The growth-inhibitory activity profile of two active analogs compared with the parental compound LCS-1, is shown Figure 2C. Chloro-to-bromo substitutions on the R2 and R3 positions on the pyridazine ring resulted in the analog LCS-1.28 (4,5-dibromo-2-m-tolylpyridazin-3(2H)-one). This analog had a similar activity profile to the parental molecule. Chlorination of the ortho and the meta positions on the phenyl ring of LCS-1 produced analog LCS-1.34, which was slightly more potent than LCS-1 and LCS-1.28 in inhibiting growth of H1975.
We expanded the panel of human lung adenocarcinoma cell lines used to test LCS-1 to include a total of 16 cell lines (8 with EGFR mutations and 8 with KRAS mutations). LCS-1 inhibited the growth of 9 of these cell lines (some with EGFR and some with KRAS mutations) at concentrations 10- to 40-fold lower than levels required to inhibit growth of NHBE or WI-38 cells (Table 3). When tested against one or two of the LCS-1 derivatives, the tumor cell lines were, in general, similarly sensitive to LCS-1, LCS-1.28 and LCS-1.34. However, NHBE and WI-38 cells were two- to three-fold more sensitive to LCS-1.28 and LCS-1.34 than to LCS-1.
To determine which of the three most active substituted phenyl pyridazinone compounds would be the best for in vitro and in vivo assays, we measured their stability in human liver microsomes. LCS-1 had a half-life of 6.6 min and this was similar to the half-life of LCS-1.28 (7.1 min). LCS-1.34 exhibited a 13-fold increase in half-life (82.2 min) in human liver microsomes over the parental molecule, and it was therefore chosen for all further experiments.
To determine the cellular mechanism by which compounds related to LCS-1 reduced the number of cells, we examined the effect of the most stable analog, LCS-1.34, on DNA synthesis and apoptosis. H358, H1975 and H3255 cells were treated with increasing concentration of LCS1.34 for 24 h then DNA synthesis was assessed by thymidine incorporation for the final 2 h. DNA synthesis was reduced in a concentration-dependent manner to 47 ± 3% and 42 ± 17% of control values (0.25 μM LCS-1.34) in H358 and H1975, respectively (Figure 3A). H3255 was the least sensitive of the three cell lines, showing only a 16% reduction in thymidine incorporation (84 ± 9% of control) after treatment with 0.25 μM LCS-1.34 (Figure 3A). However, at 1 μM, there was a further reduction in DNA synthesis to 30 ± 8% of control in H3255 cells, with more profound reductions in the other two cell lines.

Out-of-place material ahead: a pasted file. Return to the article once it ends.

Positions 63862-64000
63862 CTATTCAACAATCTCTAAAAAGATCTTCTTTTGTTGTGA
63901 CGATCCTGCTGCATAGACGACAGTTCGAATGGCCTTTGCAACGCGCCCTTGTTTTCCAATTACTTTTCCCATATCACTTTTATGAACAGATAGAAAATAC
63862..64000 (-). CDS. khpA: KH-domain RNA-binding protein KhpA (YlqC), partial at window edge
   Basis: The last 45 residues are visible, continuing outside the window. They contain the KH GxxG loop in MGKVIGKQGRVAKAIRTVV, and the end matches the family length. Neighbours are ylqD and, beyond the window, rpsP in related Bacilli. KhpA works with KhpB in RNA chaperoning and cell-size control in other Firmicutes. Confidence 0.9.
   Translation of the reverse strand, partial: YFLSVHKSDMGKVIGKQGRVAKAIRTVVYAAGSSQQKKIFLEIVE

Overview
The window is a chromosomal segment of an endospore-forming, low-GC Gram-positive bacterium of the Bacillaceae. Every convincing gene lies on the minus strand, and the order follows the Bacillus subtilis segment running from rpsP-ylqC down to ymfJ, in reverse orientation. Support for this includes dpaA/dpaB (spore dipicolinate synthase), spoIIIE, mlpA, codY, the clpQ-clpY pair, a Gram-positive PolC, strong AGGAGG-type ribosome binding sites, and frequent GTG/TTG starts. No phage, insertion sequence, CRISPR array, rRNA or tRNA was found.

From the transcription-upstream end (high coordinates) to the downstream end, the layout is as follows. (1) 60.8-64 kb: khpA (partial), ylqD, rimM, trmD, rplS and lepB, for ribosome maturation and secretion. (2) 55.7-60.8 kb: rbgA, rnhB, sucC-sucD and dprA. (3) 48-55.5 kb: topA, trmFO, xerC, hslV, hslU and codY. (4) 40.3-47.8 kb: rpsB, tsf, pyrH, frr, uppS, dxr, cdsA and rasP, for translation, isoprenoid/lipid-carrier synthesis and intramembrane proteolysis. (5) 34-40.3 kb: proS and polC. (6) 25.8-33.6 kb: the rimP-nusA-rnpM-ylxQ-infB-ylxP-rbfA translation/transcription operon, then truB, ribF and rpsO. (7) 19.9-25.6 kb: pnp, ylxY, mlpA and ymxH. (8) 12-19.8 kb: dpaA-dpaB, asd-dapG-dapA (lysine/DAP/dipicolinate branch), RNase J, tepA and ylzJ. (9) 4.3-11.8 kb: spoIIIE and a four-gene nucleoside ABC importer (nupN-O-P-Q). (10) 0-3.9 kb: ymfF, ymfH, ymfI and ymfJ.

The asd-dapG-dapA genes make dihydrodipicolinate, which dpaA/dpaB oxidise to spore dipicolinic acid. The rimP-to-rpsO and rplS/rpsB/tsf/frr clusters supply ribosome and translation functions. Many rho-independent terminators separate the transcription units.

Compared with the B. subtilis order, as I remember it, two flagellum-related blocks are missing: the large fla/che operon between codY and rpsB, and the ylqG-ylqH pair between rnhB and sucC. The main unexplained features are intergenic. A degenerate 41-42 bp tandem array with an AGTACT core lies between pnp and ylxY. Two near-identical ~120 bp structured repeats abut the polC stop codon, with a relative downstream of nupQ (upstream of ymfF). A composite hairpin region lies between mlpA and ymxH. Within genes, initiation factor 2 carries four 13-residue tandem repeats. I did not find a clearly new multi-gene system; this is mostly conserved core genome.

To determine the effect of LCS-1.34 on cell death, H358, H1975 and H3255 cells were treated for 48 h with LCS-1.34, and annexin-FITC conjugates bound to the surface of treated cells was measured by FACS. LCS-1.34 induced apoptosis in the three cell lines to different extents (Figure 3B): LCS-1.34 at 0.5 μM increased the number of H358 and H1975 cells undergoing apoptosis by three-fold (from 8 to 24 % in H358 cells and from 3.5 to 11% in H1975 cells). This concentration of LCS-1.34 did not affect the number of apoptotic cells in the H3255 cultures; however, at a higher concentration (1 μM), the number increased 2-fold, from 9 to 19%. At this higher concentration, LCS-1.34 induced an approximately 6-fold increase in the number of apoptotic cells in H358 and H1975 cultures.